As the superintendent of Washington County schools, Betty Morgan, PhD education administration '87, has revolutionized many aspects of a school district that once had a low graduation rate and a high dropout rate. Since Morgan assumed her position, the Maryland county's percentage of college-goers increased by 23 percent, per-pupil spending increased, and the drop-out rate in the district has dropped from 5.5 to 1.7 percent.
Morgan’s tremendous efforts have not gone unnoticed. In February, she was awarded the National Superintendent of the Year Award from the American Association of School Administrators for her leadership in education, her communication and professionalism, and her community involvement.
Morgan is no stranger to hard work and determination. She worked during the day while attending night classes to earn her numerous degrees. While pursuing her PhD, she worked as a Montgomery County administrator during the day while taking demanding doctorate courses in the evenings.
“Getting my BA and a PhD were the two major goals that I set for myself in life,” says Morgan. “And I’m happy to say I achieved them both.”
After receiving her PhD in 1987, Morgan worked as a principal at Lake Seneca School in Germantown, Maryland, in Montgomery County, and eventually assumed other administrative roles in that school system, as well as in Frederick County, MD, before becoming chief academic officer in Baltimore City in 1998, during a major turnaround of the city’s school system.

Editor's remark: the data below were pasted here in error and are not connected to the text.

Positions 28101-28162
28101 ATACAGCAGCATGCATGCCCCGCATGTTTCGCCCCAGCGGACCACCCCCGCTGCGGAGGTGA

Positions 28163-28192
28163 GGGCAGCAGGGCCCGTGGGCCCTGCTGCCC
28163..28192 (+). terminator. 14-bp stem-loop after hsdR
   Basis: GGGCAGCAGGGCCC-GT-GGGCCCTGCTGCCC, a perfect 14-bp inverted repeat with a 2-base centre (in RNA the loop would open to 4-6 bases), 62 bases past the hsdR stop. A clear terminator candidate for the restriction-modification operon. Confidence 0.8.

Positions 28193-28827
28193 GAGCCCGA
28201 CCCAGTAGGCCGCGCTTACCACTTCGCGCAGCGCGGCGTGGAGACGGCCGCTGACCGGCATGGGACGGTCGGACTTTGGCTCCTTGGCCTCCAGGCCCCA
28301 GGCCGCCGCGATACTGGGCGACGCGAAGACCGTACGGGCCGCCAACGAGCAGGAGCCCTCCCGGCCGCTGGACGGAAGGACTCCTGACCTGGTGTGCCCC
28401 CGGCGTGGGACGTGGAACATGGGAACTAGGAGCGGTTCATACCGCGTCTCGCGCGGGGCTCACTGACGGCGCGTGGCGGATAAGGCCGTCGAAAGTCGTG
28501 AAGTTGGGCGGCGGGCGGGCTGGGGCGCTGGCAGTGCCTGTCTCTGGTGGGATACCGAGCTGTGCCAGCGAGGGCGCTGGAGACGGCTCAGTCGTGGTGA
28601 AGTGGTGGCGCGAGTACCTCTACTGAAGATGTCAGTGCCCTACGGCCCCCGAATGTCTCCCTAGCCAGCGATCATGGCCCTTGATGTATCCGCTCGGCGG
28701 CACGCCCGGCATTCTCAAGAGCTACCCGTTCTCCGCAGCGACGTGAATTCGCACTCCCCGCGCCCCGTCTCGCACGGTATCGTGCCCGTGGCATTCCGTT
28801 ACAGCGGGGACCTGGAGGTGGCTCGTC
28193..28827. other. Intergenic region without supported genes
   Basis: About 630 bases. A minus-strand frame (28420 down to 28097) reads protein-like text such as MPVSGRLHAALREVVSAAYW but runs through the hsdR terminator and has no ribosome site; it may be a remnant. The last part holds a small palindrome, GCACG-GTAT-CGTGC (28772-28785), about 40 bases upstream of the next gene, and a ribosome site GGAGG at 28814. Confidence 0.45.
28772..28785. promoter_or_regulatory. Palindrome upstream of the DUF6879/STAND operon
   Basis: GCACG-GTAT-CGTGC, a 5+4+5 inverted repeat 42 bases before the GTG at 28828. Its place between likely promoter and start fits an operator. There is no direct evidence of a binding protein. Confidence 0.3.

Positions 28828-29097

In 2001, she learned about her current position by chance. The Washington County Public School Board, who was seeking an interim superintendent, and her name was given to them. “So I came to be acting superintendent, kind of like the person that came to dinner and stayed for nine years,” says Morgan.
Since assuming the position, Morgan’s primary goal has been to foster a world-class learning environment for Washington County students. It's a job that requires juggling input from students, teachers, administrators, and parents alike.
“There are all these different elements and you’ve got to make sure everybody’s in the boat and rowing toward the same direction,” says Morgan. “Every day, something happens – not necessarily a major event, but when you’re transporting 20,000 students a day or feeding 19,000 students, that’s a very big job.”
However, interacting with so many people is not a problem for Morgan, a self-described “people person” who often will attend school and community events during the week, as well as on weekends, and says her door is always open.
“If I didn’t enjoy it, it would be very hard to do,” says Morgan. “I like people knowing who I am and that they can depend on me for things. I enjoy that part of the job.”